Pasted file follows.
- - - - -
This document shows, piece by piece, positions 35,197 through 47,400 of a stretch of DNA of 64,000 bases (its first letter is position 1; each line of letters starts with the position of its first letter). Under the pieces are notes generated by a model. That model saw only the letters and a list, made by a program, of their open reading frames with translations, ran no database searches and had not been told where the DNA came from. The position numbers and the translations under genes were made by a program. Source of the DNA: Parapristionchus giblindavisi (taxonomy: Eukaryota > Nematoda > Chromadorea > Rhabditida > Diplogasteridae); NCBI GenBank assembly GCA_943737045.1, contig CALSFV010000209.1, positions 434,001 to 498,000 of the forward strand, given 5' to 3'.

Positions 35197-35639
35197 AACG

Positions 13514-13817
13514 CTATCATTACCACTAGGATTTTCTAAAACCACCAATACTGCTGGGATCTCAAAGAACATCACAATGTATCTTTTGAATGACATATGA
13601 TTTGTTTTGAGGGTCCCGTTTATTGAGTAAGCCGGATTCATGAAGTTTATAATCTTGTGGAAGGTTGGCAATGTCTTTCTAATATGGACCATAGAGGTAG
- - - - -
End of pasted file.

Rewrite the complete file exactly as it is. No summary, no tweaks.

This document shows, piece by piece, positions 35,197 through 47,400 of a stretch of DNA of 64,000 bases (its first letter is position 1; each line of letters starts with the position of its first letter). Under the pieces are notes generated by a model. That model saw only the letters and a list, made by a program, of their open reading frames with translations, ran no database searches and had not been told where the DNA came from. The position numbers and the translations under genes were made by a program. Source of the DNA: Parapristionchus giblindavisi (taxonomy: Eukaryota > Nematoda > Chromadorea > Rhabditida > Diplogasteridae); NCBI GenBank assembly GCA_943737045.1, contig CALSFV010000209.1, positions 434,001 to 498,000 of the forward strand, given 5' to 3'.

Positions 35197-35639
35197 AACG

Positions 13514-13817
13514 CTATCATTACCACTAGGATTTTCTAAAACCACCAATACTGCTGGGATCTCAAAGAACATCACAATGTATCTTTTGAATGACATATGA
13601 TTTGTTTTGAGGGTCCCGTTTATTGAGTAAGCCGGATTCATGAAGTTTATAATCTTGTGGAAGGTTGGCAATGTCTTTCTAATATGGACCATAGAGGTAG